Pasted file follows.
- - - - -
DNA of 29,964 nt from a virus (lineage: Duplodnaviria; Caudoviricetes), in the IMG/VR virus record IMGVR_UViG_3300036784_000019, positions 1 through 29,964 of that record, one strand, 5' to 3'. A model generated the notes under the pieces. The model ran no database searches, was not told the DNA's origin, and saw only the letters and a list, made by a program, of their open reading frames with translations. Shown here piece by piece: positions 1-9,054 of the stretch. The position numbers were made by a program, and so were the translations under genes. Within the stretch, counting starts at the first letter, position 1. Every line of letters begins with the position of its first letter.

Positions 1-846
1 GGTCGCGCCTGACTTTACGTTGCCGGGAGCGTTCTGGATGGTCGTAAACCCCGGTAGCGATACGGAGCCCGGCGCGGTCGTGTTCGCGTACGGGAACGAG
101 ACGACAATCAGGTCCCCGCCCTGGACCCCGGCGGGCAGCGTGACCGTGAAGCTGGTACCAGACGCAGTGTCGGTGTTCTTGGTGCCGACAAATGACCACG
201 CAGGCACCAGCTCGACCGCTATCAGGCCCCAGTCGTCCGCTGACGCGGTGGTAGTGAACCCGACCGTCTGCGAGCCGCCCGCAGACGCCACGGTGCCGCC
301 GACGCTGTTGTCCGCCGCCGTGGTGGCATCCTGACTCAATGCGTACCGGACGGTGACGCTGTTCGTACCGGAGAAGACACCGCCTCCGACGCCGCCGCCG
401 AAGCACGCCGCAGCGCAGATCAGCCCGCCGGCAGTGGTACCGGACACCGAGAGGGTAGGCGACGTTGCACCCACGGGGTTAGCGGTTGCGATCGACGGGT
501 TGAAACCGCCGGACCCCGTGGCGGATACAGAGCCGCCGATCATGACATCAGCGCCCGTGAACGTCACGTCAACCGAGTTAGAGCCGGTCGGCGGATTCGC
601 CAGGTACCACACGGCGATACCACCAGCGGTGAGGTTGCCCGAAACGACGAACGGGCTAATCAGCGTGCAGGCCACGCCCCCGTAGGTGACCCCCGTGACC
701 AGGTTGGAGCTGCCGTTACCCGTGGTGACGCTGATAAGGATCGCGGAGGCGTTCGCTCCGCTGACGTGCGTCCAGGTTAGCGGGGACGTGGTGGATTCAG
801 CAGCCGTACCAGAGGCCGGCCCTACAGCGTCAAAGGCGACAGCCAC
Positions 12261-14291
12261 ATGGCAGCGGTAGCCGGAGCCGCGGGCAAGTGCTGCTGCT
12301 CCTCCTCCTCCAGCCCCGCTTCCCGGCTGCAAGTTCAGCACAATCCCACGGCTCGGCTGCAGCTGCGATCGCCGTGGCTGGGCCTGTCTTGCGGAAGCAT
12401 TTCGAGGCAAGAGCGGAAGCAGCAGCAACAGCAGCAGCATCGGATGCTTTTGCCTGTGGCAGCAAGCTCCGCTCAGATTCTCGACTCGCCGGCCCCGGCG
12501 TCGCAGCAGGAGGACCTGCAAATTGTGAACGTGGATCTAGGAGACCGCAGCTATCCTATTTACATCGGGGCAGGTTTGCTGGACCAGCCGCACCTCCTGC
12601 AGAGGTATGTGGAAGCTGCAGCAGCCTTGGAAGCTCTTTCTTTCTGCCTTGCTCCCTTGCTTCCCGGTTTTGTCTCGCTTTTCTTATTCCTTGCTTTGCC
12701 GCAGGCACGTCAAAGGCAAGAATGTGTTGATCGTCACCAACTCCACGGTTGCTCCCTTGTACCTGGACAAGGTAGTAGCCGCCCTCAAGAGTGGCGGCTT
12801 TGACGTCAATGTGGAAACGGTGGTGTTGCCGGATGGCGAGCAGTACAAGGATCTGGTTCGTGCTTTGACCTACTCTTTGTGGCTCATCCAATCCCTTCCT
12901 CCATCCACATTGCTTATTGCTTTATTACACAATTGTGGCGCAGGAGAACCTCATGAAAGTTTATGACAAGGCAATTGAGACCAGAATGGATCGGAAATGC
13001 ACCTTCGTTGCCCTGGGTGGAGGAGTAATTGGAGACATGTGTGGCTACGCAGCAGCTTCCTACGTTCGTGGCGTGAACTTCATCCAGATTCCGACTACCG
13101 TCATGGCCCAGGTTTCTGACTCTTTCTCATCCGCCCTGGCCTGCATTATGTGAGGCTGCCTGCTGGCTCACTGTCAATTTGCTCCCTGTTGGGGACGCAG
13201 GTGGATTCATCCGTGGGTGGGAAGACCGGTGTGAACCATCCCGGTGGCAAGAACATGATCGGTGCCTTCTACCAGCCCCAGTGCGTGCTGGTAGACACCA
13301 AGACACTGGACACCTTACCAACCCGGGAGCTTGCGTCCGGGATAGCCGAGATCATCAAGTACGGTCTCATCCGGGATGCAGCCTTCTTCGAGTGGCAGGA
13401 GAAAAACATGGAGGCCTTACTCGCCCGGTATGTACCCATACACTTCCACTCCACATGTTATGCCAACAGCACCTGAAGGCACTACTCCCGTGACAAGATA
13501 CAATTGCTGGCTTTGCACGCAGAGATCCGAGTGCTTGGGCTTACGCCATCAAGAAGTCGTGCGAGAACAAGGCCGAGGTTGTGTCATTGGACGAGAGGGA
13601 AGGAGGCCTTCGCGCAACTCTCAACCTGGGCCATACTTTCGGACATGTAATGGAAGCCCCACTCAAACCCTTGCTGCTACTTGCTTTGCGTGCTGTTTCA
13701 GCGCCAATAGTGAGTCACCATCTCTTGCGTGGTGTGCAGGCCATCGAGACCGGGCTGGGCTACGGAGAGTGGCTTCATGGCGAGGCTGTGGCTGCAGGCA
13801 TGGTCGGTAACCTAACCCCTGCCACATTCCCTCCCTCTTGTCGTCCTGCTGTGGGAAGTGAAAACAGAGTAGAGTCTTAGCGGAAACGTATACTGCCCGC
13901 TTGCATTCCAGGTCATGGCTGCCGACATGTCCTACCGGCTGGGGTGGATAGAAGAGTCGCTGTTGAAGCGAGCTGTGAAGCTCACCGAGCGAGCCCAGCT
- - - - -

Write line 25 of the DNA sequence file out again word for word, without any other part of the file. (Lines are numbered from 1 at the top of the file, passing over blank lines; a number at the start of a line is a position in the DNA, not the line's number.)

13401 GAAAAACATGGAGGCCTTACTCGCCCGGTATGTACCCATACACTTCCACTCCACATGTTATGCCAACAGCACCTGAAGGCACTACTCCCGTGACAAGATA